The trip was long (about 4,300 NM or 5,000 SM), but the weather was good and the plane performed perfectly. Only snag was getting timely permits to overfly and land in Peru which delayed our departure from Guayaquil by about three hours. That is first permitting problem we have had in more than 50 international flights, so I guess that is a decent record. Evidently Peru is notoriously inept in their aviation permit office.  We considered adding another overnight stop given the late departure, but after reviewing the weather along the route we decided to stick with the original plan. That meant a night time arrival in Santiago rather than the planned daylight arrival, but the weather was perfect in Santiago and we have flown there once before so it was not totally unfamiliar.  Other than a busy final approach (lots of vectors and runway changes), the flight was beautiful and easy.

Today was an "off" day which Josh and I spent largely getting everything set for our flight to Easter Island (SCIP) tomorrow. We will make a fuel stop on Robinson Crusoe Island (SCIR) on the way.  It is one of the more challenging legs of the trip in terms of distance, logistics (we needed fuel specially delivered in barrels to Robinson Crusoe Island for us), and permitting. But, we think we have "all our ducks in a row" and the forecast is good weather and very favorable winds aloft (as compared to the normal strong headwind) tomorrow. FlightAware will likely not be able to track us the whole way, but the InReach service (here) should be able to track us if you are following.

We will check-in from Easter Island next.

Saturday, November 24, 2018

And here we go again!

By Carolyn

Another adventure begins! Jack’s blog entries will focus on the flying experiences and Carolyn’s entries will focus on the terrestrial adventures. Be prepared for lots of birds and botanical gardens, and perhaps some snorkeling, hiking, history and exploring. Since flying is always better in summer, we are headed to the Southern Hemisphere for our journey west and we’ll be traveling for two months.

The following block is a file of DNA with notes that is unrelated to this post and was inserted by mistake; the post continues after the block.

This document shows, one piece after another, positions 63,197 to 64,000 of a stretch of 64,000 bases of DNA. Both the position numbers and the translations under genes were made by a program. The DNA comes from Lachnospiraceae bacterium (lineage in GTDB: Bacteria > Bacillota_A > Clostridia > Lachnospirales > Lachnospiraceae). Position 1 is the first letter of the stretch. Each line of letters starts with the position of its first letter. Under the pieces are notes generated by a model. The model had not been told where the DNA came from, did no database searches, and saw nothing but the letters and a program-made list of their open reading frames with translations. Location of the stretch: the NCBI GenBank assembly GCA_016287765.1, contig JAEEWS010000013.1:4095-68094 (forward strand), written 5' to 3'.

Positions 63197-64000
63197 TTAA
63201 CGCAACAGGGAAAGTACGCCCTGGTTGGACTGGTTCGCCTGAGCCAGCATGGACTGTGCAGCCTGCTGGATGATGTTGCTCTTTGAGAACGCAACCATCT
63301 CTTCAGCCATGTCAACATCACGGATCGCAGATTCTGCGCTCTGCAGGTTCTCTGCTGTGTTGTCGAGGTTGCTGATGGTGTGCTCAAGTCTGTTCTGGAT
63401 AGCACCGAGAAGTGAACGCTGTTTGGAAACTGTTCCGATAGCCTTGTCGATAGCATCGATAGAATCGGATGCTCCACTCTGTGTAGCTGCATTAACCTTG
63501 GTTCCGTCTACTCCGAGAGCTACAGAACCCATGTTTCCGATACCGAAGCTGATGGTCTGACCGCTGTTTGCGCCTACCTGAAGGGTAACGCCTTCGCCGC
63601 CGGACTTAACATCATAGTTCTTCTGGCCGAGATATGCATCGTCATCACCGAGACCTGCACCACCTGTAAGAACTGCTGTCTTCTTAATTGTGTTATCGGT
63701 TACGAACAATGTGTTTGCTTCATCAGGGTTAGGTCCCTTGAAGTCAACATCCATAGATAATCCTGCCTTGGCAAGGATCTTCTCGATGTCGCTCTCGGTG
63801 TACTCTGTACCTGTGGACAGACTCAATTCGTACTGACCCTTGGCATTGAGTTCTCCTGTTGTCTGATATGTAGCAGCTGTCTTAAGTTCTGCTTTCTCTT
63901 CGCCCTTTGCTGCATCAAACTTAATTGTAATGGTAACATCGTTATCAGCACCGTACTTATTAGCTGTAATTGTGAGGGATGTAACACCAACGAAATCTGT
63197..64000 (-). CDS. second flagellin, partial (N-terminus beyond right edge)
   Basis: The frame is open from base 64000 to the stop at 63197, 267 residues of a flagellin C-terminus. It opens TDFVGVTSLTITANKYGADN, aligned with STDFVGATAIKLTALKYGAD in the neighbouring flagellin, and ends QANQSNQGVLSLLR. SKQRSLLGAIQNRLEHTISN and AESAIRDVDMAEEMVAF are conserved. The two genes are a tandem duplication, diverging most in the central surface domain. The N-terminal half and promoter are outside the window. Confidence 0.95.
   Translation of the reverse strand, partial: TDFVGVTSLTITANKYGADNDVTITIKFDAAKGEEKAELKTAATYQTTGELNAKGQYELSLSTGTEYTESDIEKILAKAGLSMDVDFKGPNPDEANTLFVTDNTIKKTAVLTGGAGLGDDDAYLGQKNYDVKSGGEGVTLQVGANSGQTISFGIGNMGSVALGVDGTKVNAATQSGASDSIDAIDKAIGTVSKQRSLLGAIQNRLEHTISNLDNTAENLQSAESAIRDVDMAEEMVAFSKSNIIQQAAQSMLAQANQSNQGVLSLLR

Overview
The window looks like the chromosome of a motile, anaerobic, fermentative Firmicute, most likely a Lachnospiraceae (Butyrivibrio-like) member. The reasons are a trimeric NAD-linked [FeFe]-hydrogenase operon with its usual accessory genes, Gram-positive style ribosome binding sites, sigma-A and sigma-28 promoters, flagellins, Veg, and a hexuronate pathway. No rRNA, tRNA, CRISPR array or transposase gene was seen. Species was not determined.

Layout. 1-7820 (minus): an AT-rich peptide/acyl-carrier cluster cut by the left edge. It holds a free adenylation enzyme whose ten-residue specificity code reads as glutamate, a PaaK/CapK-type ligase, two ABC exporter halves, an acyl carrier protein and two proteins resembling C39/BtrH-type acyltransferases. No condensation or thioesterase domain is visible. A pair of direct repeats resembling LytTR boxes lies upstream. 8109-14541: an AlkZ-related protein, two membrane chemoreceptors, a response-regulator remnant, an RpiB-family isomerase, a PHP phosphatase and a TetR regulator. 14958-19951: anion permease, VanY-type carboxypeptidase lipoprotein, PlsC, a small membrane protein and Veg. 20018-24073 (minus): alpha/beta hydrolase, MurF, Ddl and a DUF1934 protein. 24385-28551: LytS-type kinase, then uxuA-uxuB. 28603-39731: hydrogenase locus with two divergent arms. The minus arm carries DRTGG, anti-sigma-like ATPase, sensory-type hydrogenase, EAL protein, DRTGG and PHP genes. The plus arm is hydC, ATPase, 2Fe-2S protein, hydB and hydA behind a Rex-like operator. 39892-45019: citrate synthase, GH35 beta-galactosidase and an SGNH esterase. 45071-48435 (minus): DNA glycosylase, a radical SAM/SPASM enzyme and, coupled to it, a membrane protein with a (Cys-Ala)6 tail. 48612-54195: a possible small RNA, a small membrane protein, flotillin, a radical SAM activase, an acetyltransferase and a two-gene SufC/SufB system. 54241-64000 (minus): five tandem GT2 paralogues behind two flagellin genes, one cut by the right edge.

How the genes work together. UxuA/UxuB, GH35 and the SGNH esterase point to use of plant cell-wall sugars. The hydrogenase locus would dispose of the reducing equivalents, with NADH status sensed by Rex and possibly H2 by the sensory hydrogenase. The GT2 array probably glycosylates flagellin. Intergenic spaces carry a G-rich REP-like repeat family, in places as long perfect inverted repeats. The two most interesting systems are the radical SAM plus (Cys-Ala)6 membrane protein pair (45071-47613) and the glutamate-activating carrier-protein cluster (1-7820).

People always ask “how do you pack for a trip like that?” With as little as possible! It becomes more trouble to lug a big bag around than to wash items by hand. Shoes end up being the challenge, so keep it simple: walking shoes, sneakers, and Tevas. 

My travel packing tips:
  1. Three, three and three: long convertible pants, long sleeve shirts, short sleeve shirts. A fleece and sweater, a skirt, and a swim suit. A swim suit coverup can double as a bathrobe. Everything nylon or quick dry, like Exoffico, Eddie Bauer/REI shirts and pants. Check the weather for anticipated highs and lows to tweak the clothing.
  2. Small 3 oz. container of liquid laundry soap.
  3. A few wire clothes hangers. You can hang clothes on the A/C or air return and they dry in no time. Third world laundry service is inexpensive. 
  4. Wool socks are great, can be worn for days, but take forever to dry. Hotels in colder climates often have warming racks in the bathroom for towels and these are also great for drying clothes.
  5. Compression bags by Eagle Creek and packing pods by Blue Avocado. Unless you've got lots of cubbies built into your pack/suitcase these keep things organized.
  6. Ziplock baggies - take a variety of sizes. 
  7. Freeze some bottled water when possible to use as ice packs in a food cooler. Drink a little bit first so the bottle won't bulge.
  8. Don't bring a reusable water bottle. You're going to be drinking bottled water anyway. Do bring an insulated thermos (s'well or yeti) to use for hot drinks.
  9. Pack a couple of thin washcloths in zip lock bags.

And, don’t forget your safety vest!

Bon voyage

Final post: Facts, Figures, and Appreciation

By Jack With RTW 3.0 (westbound) officially complete, I thought I would offer some facts and figures regarding the journey and final words...